Maria and I are eating hummus and grilled schnitzel at an Israeli restaurant on Beverly Drive. Everyone here seems to be smoking and I’m worried about the baby she is carrying. In fact, her due date is in just another couple of days. We head home and get to bed early. Our tiny bungalow in Santa Monica is cold. We use the small gas heater only on the rare nights it gets below forty-five degrees. At three AM Maria wakes me. “I feel contractions,” she says. “Let’s get our clothes on.” And we do, but since it’s so cold, we get back under the covers.
The contractions continue through the remainder of the night and at seven, we leave for the hospital. “The baby is breach,” a nurse says. I know what that means from the books I’ve read and from the Bradley classes we’ve taken, but at this moment, the nurse’s words are just sounds, devoid of specific meaning. I also know that when Maria is taken into the surgery ward and I’m told to put on scrubs and a mask, something is not right. I do as I’m told. I pray for a good outcome and I read from a book of Psalms.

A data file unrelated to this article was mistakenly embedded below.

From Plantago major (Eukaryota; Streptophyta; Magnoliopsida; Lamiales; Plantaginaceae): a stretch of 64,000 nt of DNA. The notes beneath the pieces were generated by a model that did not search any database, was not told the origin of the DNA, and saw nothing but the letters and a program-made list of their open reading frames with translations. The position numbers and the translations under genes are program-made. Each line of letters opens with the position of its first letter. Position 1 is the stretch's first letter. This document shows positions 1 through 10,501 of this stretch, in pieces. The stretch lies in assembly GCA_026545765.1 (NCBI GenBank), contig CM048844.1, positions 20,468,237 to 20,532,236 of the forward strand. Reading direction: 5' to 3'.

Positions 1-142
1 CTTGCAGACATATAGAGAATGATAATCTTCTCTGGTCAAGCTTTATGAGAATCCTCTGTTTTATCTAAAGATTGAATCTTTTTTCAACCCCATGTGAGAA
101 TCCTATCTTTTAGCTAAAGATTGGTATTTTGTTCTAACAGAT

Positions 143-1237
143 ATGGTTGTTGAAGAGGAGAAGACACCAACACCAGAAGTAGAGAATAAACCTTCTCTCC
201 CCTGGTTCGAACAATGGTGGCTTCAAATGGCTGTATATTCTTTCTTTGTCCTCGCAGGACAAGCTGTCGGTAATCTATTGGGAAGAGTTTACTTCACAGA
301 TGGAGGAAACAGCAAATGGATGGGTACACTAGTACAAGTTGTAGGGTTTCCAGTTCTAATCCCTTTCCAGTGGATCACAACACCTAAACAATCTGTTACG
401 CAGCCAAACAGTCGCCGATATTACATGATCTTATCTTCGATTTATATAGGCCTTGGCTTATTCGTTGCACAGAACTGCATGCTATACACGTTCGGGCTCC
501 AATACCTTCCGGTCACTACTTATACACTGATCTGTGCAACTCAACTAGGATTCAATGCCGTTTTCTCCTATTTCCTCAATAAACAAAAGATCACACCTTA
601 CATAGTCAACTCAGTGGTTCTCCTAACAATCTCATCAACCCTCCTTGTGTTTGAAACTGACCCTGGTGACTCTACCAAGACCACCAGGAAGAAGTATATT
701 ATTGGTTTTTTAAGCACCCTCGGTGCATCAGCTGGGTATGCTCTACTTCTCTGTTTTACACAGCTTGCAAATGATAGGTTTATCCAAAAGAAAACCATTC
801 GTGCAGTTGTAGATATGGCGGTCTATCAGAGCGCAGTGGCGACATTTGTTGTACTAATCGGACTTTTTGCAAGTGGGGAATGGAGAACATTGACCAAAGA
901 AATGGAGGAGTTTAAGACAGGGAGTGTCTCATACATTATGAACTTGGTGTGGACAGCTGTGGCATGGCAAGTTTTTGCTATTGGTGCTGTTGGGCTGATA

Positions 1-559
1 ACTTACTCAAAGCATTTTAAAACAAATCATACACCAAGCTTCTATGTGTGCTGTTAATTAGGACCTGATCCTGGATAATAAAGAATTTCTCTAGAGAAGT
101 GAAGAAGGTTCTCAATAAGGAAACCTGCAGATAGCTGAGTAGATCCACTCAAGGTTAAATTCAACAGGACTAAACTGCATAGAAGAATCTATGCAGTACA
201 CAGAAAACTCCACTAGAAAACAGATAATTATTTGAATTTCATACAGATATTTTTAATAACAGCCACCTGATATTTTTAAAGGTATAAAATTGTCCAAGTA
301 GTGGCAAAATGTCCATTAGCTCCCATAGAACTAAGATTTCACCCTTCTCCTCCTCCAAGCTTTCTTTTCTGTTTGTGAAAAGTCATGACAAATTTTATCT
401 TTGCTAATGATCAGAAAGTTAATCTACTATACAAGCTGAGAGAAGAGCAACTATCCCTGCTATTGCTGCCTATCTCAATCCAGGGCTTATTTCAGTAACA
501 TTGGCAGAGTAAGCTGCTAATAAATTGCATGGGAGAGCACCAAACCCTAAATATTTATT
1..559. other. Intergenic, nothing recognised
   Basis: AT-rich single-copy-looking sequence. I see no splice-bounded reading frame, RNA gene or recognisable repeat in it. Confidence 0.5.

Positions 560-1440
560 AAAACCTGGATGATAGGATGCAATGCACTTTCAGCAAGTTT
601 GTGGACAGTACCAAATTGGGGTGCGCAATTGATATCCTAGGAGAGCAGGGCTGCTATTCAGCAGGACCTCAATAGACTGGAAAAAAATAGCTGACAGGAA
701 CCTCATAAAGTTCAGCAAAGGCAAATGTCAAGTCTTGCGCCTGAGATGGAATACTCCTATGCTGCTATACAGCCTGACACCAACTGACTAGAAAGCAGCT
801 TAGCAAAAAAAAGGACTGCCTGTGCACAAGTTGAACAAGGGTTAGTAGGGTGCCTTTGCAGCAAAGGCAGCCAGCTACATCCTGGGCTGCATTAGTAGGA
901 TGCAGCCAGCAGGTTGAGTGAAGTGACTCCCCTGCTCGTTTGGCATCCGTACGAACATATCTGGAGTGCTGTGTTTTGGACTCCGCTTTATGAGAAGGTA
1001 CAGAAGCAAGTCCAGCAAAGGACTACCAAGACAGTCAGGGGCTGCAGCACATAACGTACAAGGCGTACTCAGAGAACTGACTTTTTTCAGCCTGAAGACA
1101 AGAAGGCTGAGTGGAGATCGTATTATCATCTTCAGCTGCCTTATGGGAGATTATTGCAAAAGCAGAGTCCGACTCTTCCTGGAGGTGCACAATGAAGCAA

A short time later a
birthing coach is able to turn the baby around and then, without any drugs or
surgery, my wife gives birth to a baby boy.
I’m surprised when he comes out. Surprised by the fact that he’s so human. So fully formed. How is it that I’ve never felt this kind of love for anything or anyone? How will I ever explain any of what I’m feeling right now, except to say that an entirely new set of emotions have been unearthed? Emotions let loose from everywhere. From music, from love, from trees, from family, from food, from soil, from sea, from land, from peoplehood, from tradition, from the Word of God to the words of children —all of it seems to say that what is possible is what you believe is possible.
And so, one day very soon, Isaac, our first born child, the first of our four —now, very much grown children—will fall asleep in his height chair and wake up drowsy-eyed the next morning in his own bed, staring into faint swirls of dust inside a beam of clear sunlight.
He will have no
memory of having been tucked into his bed the night before.